October 03, 2012
Health insurance for working Americans, immigration and the value
of the Electoral College — St. John’s students and faculty wrangled
over these and other issues in a series of public debates in honor
Held on September 17 at the Queens and Staten Island campuses,
Constitution Day was part of the PARTICIPATE program, an annual,
University-wide initiative to promote and increase civic awareness,
engagement and participation in the political process.
Under the direction of Brian Browne, Assistant Vice President for
Government Relations, students from the
College Democrats and
College Republicans clubs squared off on the Queens campus over
the constitutionality of immigration reforms, marriage equality and
Care Act. The debates took place in the D’Angelo Center
and Bent Hall.
On the Staten Island campus, students discussed the history of the
Electoral College, the selection of electors and the allocation of
William Byrne, Ph.D., Associate Professor of Government and
Ellen Boegel, J.D., Assistant Professor of Criminal Justice and
Legal Studies, debated the system’s relevance today.
View the Photo Gallery from the SI Debate
St. John’s School of Law continued the discussion on September 27.
In Belson Hall’s Moot
Court on the Queens campus, the
Center for Law and Religion held “Religious Liberty in the 2012
Election: A Constitution Day Debate.” The program featured Andrew
M. Koppelman, John Paul Stevens Professor of Law at Northwestern
University’s School of Law, and Michael Paulsen, Distinguished
University Chair and Professor of Law at the University of St.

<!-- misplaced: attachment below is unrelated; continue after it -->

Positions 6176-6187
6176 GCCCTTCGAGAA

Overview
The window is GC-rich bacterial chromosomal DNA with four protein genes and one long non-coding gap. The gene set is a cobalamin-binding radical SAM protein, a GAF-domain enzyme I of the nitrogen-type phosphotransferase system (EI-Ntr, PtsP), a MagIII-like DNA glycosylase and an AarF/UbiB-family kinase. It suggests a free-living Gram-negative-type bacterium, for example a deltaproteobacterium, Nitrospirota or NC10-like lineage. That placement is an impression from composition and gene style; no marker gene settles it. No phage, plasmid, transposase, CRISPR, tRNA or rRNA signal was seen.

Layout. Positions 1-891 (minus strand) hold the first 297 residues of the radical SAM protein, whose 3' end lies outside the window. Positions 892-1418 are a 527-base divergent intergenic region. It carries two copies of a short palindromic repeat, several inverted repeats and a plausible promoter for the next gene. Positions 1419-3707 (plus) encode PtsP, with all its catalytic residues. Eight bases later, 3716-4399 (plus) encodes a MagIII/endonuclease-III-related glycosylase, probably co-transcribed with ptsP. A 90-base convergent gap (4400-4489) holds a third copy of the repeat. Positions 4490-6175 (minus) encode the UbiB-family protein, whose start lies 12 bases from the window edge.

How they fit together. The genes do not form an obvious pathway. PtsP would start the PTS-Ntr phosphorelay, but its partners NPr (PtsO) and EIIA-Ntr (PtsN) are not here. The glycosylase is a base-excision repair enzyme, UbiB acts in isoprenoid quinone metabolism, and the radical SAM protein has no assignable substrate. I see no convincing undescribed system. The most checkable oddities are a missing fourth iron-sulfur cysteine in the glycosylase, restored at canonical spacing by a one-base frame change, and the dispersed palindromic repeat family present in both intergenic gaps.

Thomas School of Law. They debated the contraception mandate in the
Affordable Care Act and the so-called “ministerial
Students said the discussions helped them to better understand the
issues in this year’s election. “It’s crucial to hear from our
peers on all sides of the aisle, not only so we can become better
informed [citizens], but also so we can make educated decisions
about our future,” said Erin Kennedy ’09C, President of the College
Greg Mitchell ’10C, President of the College Republicans, agreed.
“Young voters should be involved in the process that
will affect their future,” he said. “Having a Constitution Day
debate was a great way to help college students become
more aware and formulate their own opinion on the issues.”
For Joseph Anzalone ’12C, the debates changed his perspective on
the Electoral College. “Originally, I was against it,” said the
Government and Politics major. “But after hearing Dr. Byrne speak
about the benefits it provides, I was enlightened. It’s difficult
to think of a better alternative.”